sensitive areas—such as the World Intellectual Property Organization (WIPO) and all other United Nations pacts, and trade agreements such as the World Trade Organization (WTO)—disclose negotiating texts. In response to public pressure for more transparency, the office of the U.S. Trade Representative (USTR) proposes to establish a Public Interest Trade Advisory Committee (PITAC) for TTIP. But the offer for a PITAC is inadequate in many ways, particularly given the special access to meetings and texts enjoyed by business representatives. As Rob Weismann, president of Public Citizen states: “There is no justification for this imbalanced access, and it makes a decisive difference. Because the meaning and impact of trade agreements depends on their precise language, those with access are able to comment most specifically and meaningfully, and most able to influence outcomes.The American public is shut out.”6 Given that this agreement is addressing food issues, chemicals, and many other critical issues, civil society groups are calling for the negotiating texts to be made available after each round of talks so that transparent and public debate can be held at regular intervals. But for now, even though TTIP will directly impact almost one billion people in the U.S. and EU, and indirectly affect millions more in developing countries, sussurant negotiations continue. SUPERSEDING NATIONAL GOVERNMENTS Investor-State Dispute Settlement (ISDS) and Regulatory Cooperation Council
In addition to reviewing specific sectors, TTIP negociators are discussing two overarching regulatory and enforcement mechanisms—1) Investor-State Dispute Settlement (ISDS), and 2) Regulatory Cooperation Council. Under ISDS, foreign corporations are granted extraordinary privileges including the right to bypass domestic court systems and directly sue a nation in an international tribunal. Corporations can sue a country for policies that could negatively impact corporate profits. The penalty for a losing country can result in substantive monetary fines. Such instances are not theoretical.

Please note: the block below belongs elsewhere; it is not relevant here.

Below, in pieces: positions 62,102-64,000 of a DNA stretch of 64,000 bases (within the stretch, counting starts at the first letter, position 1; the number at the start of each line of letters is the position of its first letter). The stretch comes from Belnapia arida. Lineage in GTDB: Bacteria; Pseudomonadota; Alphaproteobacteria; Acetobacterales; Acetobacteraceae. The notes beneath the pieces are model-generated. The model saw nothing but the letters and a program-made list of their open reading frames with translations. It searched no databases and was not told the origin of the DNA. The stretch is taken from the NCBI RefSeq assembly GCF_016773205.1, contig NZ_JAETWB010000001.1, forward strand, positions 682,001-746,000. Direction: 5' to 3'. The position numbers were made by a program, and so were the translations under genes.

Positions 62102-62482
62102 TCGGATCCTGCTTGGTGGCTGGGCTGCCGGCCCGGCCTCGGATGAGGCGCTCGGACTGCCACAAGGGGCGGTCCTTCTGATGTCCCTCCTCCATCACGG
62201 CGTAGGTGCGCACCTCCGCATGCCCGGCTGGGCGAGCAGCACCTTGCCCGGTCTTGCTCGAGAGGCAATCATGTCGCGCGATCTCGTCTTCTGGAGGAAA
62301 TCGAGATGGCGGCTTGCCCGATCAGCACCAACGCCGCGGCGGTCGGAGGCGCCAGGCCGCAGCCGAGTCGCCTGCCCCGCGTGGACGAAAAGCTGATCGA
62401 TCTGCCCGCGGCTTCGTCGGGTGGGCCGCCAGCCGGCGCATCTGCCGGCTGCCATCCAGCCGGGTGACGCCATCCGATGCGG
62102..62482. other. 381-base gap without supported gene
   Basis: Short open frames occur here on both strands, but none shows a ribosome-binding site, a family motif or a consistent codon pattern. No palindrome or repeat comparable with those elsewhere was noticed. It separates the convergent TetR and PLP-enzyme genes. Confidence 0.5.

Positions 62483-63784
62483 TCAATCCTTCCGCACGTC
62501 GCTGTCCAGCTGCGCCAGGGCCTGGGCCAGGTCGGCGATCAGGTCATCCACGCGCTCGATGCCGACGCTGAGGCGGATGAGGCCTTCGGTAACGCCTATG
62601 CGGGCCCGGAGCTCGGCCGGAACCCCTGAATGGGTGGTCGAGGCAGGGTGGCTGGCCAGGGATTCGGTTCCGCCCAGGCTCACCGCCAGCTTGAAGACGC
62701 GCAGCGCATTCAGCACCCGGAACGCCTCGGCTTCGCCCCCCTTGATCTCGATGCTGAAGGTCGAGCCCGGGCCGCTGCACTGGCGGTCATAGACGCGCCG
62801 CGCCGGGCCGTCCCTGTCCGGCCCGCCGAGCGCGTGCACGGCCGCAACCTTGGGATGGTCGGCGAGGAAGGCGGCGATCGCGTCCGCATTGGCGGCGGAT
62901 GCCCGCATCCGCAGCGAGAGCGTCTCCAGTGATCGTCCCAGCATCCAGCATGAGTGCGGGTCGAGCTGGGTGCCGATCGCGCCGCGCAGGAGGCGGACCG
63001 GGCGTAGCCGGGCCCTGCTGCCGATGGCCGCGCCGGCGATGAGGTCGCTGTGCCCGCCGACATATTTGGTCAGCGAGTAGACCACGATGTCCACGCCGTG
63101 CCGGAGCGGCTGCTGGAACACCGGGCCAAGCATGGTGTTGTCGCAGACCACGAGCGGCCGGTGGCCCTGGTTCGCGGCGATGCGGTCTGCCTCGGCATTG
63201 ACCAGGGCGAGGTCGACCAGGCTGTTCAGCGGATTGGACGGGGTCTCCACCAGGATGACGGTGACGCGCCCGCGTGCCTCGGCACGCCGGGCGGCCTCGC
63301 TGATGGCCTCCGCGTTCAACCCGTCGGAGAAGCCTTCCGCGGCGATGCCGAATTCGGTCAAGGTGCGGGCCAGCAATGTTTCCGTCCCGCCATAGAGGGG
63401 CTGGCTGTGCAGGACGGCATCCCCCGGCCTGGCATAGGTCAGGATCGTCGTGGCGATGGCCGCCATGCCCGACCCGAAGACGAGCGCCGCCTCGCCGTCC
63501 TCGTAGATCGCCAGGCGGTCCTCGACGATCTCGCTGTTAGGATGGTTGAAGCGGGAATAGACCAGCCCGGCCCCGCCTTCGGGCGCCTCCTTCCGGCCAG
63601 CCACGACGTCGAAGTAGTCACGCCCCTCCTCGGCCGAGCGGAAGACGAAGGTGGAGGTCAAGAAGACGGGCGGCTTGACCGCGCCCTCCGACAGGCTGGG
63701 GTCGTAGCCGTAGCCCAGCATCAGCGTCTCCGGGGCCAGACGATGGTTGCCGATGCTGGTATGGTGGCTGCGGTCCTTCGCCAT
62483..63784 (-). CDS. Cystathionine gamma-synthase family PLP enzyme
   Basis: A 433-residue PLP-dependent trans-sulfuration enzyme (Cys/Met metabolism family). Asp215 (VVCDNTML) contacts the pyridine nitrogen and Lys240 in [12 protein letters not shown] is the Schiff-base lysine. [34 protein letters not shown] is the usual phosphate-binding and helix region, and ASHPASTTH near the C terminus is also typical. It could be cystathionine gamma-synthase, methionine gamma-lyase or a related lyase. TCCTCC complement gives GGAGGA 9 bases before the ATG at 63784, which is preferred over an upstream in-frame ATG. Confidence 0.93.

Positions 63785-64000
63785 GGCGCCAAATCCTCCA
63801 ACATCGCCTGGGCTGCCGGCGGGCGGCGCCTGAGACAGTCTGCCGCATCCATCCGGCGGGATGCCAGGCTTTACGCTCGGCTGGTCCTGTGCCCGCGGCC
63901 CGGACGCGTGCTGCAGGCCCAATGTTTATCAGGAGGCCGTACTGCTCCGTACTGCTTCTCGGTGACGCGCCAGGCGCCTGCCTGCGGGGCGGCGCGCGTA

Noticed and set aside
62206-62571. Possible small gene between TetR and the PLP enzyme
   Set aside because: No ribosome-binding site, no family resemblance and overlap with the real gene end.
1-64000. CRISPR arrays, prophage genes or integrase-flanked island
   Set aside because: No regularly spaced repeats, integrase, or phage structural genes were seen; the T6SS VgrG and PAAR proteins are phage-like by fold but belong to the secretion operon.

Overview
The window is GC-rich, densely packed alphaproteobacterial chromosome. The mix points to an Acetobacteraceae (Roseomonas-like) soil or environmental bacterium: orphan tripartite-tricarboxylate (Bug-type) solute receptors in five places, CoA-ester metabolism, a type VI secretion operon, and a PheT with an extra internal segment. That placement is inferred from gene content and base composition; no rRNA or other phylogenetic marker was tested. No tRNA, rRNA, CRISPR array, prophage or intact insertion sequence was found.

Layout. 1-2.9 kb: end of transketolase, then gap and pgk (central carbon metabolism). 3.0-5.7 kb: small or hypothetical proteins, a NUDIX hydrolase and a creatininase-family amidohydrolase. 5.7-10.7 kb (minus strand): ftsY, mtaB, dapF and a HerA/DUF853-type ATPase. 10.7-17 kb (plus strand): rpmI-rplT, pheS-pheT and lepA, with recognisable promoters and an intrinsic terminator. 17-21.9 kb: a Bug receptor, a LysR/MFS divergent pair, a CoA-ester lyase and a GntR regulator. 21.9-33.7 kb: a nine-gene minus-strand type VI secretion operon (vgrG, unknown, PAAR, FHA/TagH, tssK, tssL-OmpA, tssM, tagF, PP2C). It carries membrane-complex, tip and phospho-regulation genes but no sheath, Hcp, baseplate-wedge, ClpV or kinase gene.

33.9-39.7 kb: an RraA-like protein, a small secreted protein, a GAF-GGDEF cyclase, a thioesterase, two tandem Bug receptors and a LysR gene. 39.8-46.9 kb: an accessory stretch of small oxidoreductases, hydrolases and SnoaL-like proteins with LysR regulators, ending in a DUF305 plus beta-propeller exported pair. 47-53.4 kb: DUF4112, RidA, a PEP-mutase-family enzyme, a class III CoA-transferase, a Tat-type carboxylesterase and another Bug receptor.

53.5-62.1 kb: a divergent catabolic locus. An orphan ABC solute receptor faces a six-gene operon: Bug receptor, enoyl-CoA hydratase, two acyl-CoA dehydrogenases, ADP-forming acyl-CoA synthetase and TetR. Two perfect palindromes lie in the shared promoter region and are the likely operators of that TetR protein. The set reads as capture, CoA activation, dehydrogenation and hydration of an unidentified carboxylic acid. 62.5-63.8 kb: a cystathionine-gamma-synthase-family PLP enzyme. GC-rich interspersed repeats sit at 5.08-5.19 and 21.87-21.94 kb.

What corporations and trade officials refer to as trade barriers are often democratically constructed social, health, and environmental standards intended to safeguard citizens.
Under NAFTA investor-state provisions, corporations have extracted more than USD$400 million from NAFTA governments through challenges against bans on toxins, water and forestry policies, land-use rules, and more.7 (For more on ISDS, see This Land Is Whose Land?) A leaked EU negotiating proposal reveals that TTIP negotiators may establish a Regulatory Cooperation Council to “converge” regulatory measures, such as food labeling requirements or environmental standards. The proposal is remarkably consistent with proposals offered by the U.S. Chamber of Commerce and BusinessEurope, and other corporate interests. The basic concept is that a body of administrators and business representatives from the U.S. and the EU would assess and advise on how proposed new domestic legislation would impact trade interests. Critics contend that such a system would enable corporations to dilute or block safety standards that could impede profits. Essentially, the Council could supersede democratic decision-making for sovereign nations. Some analysts observe that creating a regulatory council may enable a TTIP agreement to be reached on broad principles while leaving the controversial, sticky issues—such as labeling products containing genetically engineered (or modified) organisms—to be worked out away from public scrutiny. TTIP—FOCUS ON FOOD SAFETY AND PUBLIC HEALTH STANDARDS
TTIP negotiations are addressing a broad range of areas but decisions on food and farming issues will impact all citizens on both sides of the pond every day. Key to the TTIP negotiations is the fundamental difference between the U.S. and the EU approach toward evaluating food safety. The EU looks to the Precautionary Principle as its regulatory foundation— essentially a “better safe than sorry” approach.
CENTER FOR FOO D SAFETY TRADE MATTER S